Irish Times view on Joe Biden’s visit to Europe: repairing relationships

US president’s message that “America is back” is intended to reboot transatlantic relations in a new world of geopolitical competition with China

US President Joe Biden speaks to the press before boarding Air Force One at Andrews Air Force Base in Maryland before departing for the UK and Europe to attend a series of summits. Photograph:  Brendan Smialowski / AFP via Getty Images

US President Joe Biden speaks to the press before boarding Air Force One at Andrews Air Force Base in Maryland before departing for the UK and Europe to attend a series of summits. Photograph: Brendan Smialowski / AFP via Getty Images

 

President Joe Biden arrived in Europe on Thursday for summits with the Group of Seven powerful states and then with the European Union, Nato and President Putin of Russia. Biden’s message that “America is back” after Donald Trump is intended to reboot transatlantic relations in a new world of geopolitical competition with China. That message is welcomed by European allies, even as they wonder how enduring it will be, how it will survive the many different interests they have with the US and whether they are going to be treated as genuinely equal partners in this new era.

There can be no doubting the Biden administration’s resolve to reassert US leadership and multilateralism, after many concluded – not least the Chinese – that they were lost during the last four years and cannot be fully retrieved. An experienced foreign policy team working closely with notably accomplished domestic policy officials has shifted US economic, political and strategic priorities on the world scene. The core emphasis on re-establishing relations with key allies is a central part of Biden’s policy. The lineup of summitry ticks most of those boxes, since it involves Japan and invited guests India, South Korea, Australia and South Africa at the G7 and then a much larger group of European states at the EU and Nato.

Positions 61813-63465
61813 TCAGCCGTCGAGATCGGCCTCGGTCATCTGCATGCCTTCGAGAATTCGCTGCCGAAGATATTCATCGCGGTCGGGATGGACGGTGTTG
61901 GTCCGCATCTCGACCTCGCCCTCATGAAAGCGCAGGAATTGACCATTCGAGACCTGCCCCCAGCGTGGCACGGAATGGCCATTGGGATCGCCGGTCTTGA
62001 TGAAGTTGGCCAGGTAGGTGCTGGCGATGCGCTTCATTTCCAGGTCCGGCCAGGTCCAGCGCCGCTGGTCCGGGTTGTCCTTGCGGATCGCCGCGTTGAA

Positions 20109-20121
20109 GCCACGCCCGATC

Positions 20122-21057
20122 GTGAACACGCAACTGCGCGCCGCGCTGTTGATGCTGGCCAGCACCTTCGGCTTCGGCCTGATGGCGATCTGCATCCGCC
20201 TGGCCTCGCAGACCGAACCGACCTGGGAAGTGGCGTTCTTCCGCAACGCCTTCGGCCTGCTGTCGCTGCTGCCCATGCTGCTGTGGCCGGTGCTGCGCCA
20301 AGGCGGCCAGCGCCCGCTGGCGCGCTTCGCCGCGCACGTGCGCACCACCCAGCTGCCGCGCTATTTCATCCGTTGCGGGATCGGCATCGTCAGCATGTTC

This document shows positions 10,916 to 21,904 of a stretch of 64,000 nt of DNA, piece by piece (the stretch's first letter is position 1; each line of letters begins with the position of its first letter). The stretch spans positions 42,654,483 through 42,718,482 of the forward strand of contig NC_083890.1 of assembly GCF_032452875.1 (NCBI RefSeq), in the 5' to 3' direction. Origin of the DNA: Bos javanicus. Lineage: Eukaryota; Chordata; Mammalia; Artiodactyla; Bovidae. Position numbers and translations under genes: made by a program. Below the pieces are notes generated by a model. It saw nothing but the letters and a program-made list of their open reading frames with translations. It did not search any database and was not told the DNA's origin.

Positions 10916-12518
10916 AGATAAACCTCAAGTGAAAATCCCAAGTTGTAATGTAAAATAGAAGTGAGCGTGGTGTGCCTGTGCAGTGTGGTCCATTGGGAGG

The substantive outcomes can be used to judge how far US-led alliances are likely to deliver in practice. Global issues such as the Covid pandemic, climate, trade and corporate taxation are foregrounded at the G7 and provide genuine opportunities for new initiatives based on work already done. Much attention too will focus on US efforts to firm up alliances against a rapidly emerging China. But other leaders worry they are being herded into a US effort to shore up its own hegemony in that struggle rather than create an effective framework to engage and manage a more multi-polar world.

Similar concerns will animate the US summits with the EU and Nato. Disagreements on tariffs, data transfer rules, corporate tax, drug pricing, artificial intelligence regulation, carbon pricing and border taxes separate EU and US negotiators, as do policies on China and the Nord Stream 2 oil pipeline. All relate to the EU’s search for strategic autonomy in its international relations, notwithstanding its own foreign policy fragmentations and weakness. European leaders do not appreciate being blindsided or marginalised by a US intent on pursuing its own interests.

With leadership comes an expectation of creative involvement in dispute resolution among allies and with antagonists. After the failure of EU-UK talks on the Northern Ireland protocol in London on Wednesday, attention here is fixed firmly on whether Biden can encourage his host Boris Johnson to resolve that impasse if the UK wants to conclude a trade deal with the US.

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